Band Of Holy Joy

Neon Primitives

  • PICI0021CD
  • Release Date: June 21st 2019
  • £10.99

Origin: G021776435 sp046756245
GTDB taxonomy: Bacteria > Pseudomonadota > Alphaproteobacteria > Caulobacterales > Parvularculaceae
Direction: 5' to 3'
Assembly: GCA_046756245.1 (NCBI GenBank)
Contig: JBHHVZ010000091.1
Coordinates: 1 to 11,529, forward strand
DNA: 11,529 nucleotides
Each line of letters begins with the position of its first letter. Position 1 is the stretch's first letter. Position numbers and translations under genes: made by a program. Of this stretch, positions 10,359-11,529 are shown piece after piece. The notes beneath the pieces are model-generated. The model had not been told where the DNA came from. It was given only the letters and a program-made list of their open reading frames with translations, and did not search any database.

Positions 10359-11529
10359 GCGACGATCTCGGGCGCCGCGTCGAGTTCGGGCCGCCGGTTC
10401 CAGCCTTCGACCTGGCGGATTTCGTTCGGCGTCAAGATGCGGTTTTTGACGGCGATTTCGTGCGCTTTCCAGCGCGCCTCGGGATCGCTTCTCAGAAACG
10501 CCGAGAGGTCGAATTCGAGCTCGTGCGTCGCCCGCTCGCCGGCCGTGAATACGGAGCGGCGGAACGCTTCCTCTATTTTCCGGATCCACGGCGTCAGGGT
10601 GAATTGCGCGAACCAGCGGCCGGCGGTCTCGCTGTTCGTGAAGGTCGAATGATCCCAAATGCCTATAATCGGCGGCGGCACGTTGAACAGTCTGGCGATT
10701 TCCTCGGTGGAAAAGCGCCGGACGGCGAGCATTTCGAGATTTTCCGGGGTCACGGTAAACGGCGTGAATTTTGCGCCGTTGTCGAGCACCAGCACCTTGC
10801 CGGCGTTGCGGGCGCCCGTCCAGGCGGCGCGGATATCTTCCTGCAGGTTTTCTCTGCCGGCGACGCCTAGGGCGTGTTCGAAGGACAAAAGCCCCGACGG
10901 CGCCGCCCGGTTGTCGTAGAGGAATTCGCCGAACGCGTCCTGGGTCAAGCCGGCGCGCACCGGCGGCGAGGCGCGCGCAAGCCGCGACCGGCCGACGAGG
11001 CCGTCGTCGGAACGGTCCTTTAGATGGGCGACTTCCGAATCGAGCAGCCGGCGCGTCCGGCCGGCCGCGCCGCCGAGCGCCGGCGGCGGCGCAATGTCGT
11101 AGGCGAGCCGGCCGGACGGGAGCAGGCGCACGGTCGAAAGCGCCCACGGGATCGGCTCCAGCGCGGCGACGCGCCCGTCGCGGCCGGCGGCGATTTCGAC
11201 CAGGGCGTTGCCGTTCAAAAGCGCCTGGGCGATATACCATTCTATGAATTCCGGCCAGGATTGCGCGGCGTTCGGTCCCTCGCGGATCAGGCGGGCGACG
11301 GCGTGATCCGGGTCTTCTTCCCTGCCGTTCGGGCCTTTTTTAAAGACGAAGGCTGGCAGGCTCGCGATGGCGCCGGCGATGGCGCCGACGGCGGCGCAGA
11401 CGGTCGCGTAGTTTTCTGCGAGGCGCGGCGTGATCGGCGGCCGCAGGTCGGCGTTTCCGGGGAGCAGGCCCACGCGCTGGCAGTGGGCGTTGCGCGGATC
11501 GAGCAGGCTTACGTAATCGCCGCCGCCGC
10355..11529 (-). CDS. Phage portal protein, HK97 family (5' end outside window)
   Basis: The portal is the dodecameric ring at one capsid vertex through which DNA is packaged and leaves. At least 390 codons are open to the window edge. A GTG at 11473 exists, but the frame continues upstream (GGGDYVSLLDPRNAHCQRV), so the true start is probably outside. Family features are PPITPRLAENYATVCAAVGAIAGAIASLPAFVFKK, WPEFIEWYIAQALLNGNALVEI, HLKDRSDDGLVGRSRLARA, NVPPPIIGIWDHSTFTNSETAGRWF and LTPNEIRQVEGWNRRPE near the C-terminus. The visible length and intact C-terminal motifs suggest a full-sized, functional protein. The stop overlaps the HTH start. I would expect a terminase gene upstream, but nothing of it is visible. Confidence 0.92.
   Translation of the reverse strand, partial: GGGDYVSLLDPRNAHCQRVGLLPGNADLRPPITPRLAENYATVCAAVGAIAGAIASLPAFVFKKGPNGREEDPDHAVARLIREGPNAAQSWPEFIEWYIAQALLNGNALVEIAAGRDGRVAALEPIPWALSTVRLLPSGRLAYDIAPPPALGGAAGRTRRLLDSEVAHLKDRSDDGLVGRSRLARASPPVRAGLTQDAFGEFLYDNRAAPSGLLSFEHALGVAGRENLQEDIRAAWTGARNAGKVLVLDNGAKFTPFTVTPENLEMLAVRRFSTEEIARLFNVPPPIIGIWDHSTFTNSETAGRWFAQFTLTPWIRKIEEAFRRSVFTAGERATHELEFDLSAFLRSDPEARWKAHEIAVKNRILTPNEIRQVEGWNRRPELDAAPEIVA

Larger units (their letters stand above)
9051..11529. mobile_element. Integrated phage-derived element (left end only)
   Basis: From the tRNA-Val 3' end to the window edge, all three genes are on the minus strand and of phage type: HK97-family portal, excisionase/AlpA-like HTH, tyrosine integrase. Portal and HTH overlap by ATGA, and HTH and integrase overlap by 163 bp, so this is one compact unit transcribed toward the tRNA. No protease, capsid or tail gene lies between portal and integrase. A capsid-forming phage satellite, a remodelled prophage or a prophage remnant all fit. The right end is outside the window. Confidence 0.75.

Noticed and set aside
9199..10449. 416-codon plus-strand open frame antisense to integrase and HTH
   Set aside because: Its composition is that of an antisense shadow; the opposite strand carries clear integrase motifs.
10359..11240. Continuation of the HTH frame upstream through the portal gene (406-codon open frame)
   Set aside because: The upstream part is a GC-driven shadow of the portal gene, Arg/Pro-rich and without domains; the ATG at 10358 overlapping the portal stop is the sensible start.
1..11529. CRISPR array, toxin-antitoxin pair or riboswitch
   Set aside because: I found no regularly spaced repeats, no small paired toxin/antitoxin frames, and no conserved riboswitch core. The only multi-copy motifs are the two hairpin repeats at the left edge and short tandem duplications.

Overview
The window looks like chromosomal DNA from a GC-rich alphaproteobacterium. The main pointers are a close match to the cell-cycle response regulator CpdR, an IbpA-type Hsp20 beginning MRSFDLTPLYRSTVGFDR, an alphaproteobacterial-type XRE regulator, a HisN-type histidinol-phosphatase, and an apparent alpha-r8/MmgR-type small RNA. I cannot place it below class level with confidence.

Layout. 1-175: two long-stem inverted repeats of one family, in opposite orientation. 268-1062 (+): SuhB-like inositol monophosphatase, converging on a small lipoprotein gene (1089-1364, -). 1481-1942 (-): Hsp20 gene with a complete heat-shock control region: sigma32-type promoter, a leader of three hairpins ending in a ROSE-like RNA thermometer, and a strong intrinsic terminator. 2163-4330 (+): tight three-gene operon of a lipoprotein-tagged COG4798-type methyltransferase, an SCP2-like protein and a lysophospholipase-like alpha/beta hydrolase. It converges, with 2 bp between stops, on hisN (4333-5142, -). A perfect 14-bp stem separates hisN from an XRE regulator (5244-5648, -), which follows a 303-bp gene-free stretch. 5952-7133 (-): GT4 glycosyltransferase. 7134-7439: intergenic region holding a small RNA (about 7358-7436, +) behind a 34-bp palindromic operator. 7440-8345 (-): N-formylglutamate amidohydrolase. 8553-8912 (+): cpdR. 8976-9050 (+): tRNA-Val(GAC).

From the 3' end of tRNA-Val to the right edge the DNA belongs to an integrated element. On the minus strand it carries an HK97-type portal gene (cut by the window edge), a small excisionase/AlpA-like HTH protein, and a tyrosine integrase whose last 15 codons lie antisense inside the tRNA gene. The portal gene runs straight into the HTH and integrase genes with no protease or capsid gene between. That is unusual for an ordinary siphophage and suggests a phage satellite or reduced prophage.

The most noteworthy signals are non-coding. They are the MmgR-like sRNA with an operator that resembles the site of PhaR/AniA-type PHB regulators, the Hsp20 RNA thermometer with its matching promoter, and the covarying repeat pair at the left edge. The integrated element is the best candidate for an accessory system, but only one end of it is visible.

Band Of Holy Joy have gone through many incarnations of musical imagination, inspiration and output, without straying from their roots in poetic expressions of social observation and critique - and good tunes! As are their diverse spiritual brethren - The Mekons, Nightingales, The Pop Group - Johny Brown and compatriots are best in periods of social upheaval and rule by opportunistic, insipid demagogues, which is why Band Of Holy Joy, like the aforementioned bands, are in the midst of a powerful renaissance. Rarely had an album title inadvertently captured the zeitgeist in as perfectly absurd a manner as the last full length, Funambulist We Love You, and its ‘hit’ (if you will) was the metaphorical To Leave Or Remain, which caught the shock of the Brexit vote results at a moment so hazy with confusion that the issuecould still be read as a metaphor for confusion in a personal relationship. But that ship’s sailed. What only two years ago was vaguely plaintive consideration in the face of a coming storm has now cemented into rage. In real terms, Neon Primitives’ stand-out track, The Devil Has A Hold On The Land, names the very forces of evil which have led to the ills of 2019. It’s unlikely any other song released this year will call to mind the insanity of the current crises when we dare to look back, some years from now. Not to diminish the powerof the album as a whole . . . Lost In The Night’s palate-cleansing exorcism leads the way to The Devil Had A Hold On The Land. A surprise cover of Vincent Gallo’s So Sad is the drowsy Sunday morning hangover to Ecstasy Snowbirds’ woke realisation of a failed relationship. Take Head Calumniators is a call to arms against deceivers, breaking the introspection of the two previous songs. The second side features four songs of loose optimism performed in a mixture of styles. Some People Have Winged Fortune fractures aversion of the melody from Orange Juice’s Upwards And Onwards to a message of hope. Urban Pilgrims, lyrically reminiscent of Band Of Holy Joy’s early song craft, is a half-told tale of spiritual renewal in a landscape which would seem antipathetic to any form of rebirth. Electric Pilgrims links the process of aging to the nearness of satori. The epic closer We Are Sailing To The Island Of Light is a dark sea shanty championing the shambolic assortment of people who offer hope in dark times; a riposte to those forces of evil called out in The Devil Has A Hold On The Land.